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Interview with Turkowski & Nowacka, artists from collection of


Janek Turkowski and Iwona Nowacka are artists based in Poland who have been working together since 2013. Annika Hilger, SPRING Academy trainee, interviewed the duo about ‘collection of’.

What has the journey of “collection of” been like for you so far?

“We travelled with 28 boxes of slides to Dresden, Leeuwarden, Brussels, Leiden and Utrecht. We try to feel the weight of the medium we deal with in that project, its material status, which determines the way we watch or share it with others. We try to be open and wait for incidents happening during the process. We collect those incidents and try to take the audience on the road marked by those real incidents, which happened, letting them experience the ‘weight’ and what could come if you follow or decide not to. Every meeting with the audience has a lot of impact on our works and we never finish the work after the premiere. Then a new chapter begins, and the new actions in this chapter will be a consequence of the meeting with the Utrecht audience.”

How do the aspects of “truth” and telling another person’s story come into play when you are given a personal archive? And, because I read it often about your practice, which role does humour play?

“It is actually the first time we are given an archive by somebody who was close to the creator of it who specifically expressed the wish that we as artists would do something about it. Paradoxically it can be more difficult. Of course you have access to the family and can ask all the questions directly, but this takes away a lot of space for speculation. There are also some expectations. Maybe not expressed or projected by us? We try to escape from obvious lines, to turn somewhere unexpected, for us and for the audience. And about humour: well, we can’t really live without it, it is part of our nature. Because we sometimes touch on difficult topics, we try to balance them through humour which doesn’t make them less serious. On the contrary, humour can make them more complex and deeper.”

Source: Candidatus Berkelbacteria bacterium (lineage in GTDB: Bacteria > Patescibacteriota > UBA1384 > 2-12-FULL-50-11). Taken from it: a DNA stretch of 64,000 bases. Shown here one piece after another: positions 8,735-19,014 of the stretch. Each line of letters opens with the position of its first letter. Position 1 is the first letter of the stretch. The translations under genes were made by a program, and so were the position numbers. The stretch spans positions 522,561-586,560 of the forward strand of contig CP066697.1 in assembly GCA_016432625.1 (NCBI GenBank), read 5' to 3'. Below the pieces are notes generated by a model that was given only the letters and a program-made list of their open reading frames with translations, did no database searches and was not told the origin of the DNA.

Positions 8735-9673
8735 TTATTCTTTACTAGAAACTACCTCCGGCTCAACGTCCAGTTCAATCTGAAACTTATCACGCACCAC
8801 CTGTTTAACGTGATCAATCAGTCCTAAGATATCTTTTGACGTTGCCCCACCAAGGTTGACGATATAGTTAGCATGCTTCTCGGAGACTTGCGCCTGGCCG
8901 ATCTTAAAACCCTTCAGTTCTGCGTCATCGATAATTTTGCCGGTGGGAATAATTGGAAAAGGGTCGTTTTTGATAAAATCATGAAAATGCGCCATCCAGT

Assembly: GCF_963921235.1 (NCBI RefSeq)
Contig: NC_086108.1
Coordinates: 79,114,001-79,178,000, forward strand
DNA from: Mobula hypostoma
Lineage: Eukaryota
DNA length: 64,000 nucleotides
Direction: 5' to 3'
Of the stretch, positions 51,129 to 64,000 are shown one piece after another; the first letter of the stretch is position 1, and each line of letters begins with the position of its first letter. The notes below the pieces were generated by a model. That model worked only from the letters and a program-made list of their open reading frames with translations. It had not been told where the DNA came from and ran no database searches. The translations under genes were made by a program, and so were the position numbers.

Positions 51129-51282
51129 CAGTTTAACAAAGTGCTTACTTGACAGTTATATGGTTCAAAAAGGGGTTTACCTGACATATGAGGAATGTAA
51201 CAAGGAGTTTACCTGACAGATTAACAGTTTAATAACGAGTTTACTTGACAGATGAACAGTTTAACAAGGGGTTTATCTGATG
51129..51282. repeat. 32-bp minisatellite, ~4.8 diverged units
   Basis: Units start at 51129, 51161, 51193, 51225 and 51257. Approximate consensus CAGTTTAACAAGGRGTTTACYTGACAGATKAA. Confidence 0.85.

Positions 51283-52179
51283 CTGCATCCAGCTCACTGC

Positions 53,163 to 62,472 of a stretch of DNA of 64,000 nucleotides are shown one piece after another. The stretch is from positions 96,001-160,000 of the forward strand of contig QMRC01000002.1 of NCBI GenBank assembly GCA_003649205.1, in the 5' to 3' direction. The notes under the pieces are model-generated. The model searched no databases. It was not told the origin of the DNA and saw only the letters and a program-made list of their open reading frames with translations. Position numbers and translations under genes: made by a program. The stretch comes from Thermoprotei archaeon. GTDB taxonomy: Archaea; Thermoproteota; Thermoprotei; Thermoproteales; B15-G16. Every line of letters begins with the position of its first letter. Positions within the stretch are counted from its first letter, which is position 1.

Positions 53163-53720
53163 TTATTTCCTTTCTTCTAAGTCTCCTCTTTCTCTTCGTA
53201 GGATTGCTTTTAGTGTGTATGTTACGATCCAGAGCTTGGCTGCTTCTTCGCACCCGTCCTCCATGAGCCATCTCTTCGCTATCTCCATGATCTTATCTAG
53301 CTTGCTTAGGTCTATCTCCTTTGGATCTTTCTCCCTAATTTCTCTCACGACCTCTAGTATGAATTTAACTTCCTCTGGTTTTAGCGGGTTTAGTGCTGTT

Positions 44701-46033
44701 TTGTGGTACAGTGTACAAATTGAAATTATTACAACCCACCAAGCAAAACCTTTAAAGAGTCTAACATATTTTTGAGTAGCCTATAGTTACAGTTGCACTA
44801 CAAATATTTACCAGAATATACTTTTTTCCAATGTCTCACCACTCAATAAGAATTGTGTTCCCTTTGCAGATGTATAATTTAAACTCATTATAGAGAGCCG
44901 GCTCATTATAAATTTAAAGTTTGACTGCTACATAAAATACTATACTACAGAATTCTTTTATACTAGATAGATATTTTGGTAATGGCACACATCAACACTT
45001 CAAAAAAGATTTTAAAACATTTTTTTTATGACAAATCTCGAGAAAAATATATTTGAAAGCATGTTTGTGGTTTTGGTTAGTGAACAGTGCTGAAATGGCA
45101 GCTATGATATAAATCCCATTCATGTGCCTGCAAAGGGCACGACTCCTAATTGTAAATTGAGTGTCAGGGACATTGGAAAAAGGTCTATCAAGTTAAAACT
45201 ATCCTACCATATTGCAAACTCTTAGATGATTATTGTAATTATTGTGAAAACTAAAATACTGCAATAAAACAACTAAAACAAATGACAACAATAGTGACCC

Why have you chosen the stage as your medium to tell these stories?

“Very often we perform in shops, offices, private houses, markets, factories, and we even prefer that. Everything can be a stage. We always tell these stories in front of very limited groups of people to keep it intimate. So maybe we could say we chose the medium of a meeting. Some people ask us, if we wouldn’t like to make a movie out of some of our projects, but we have the feeling our presence is important there as witnesses of the story, as deliverers, and also as the responsible ones. We take care of the story, every time it is being told. Sometimes we call it a cinema that watches you. Maybe this is a description of our medium.”

Why do you think humans collect? And are you collectors?

“Collecting is a very interesting human behaviour. It can be very rational but also quite absurd. When you ask, if we are collectors, we would say: every person is one. We all collect memories, pictures and other data on our computers and phones. The word ‘collection’ means eventually a group of objects (or even people). So we gain many of such groups over our lifetime. There are collections worth a lot, or not worth anything in the eyes of others, but extraordinary for the collectors themselves. Some collections require displacing things, some collections are not in the right hands and should be given back. Collections age in a different way. Some archaeological studies suggest that already individuals in the middle palaeolithic age had personal collections of valued objects, which could serve as life-support, means of trading, basis for community and communication and a mechanism of self-identity. A collection is also a sign for continuity, what can be some kind of a refuge in this fragmented world.”

If we speculate about the future of performing arts, what does it look like?

“It looks bright! But seriously, we think the performing arts can survive. We don’t believe in these negative scenarios, in which people don’t need them anymore. We can see how many years and obstacles performing arts survived till now and that they were always needed. For sure there will be more challenges, of ethical, financial, environmental, or simply ‘cognitive’ nature. Maybe we can imagine going back to the origins and ask “what is the absolute needed minimum to be able to perform my act?” Maybe due to the scattered, fragmented versions of realities people will seek for more coherent narrations built on continuity or forms. Anyway, the advantage of this medium is liveness and people will long for it even more in this automated world.”


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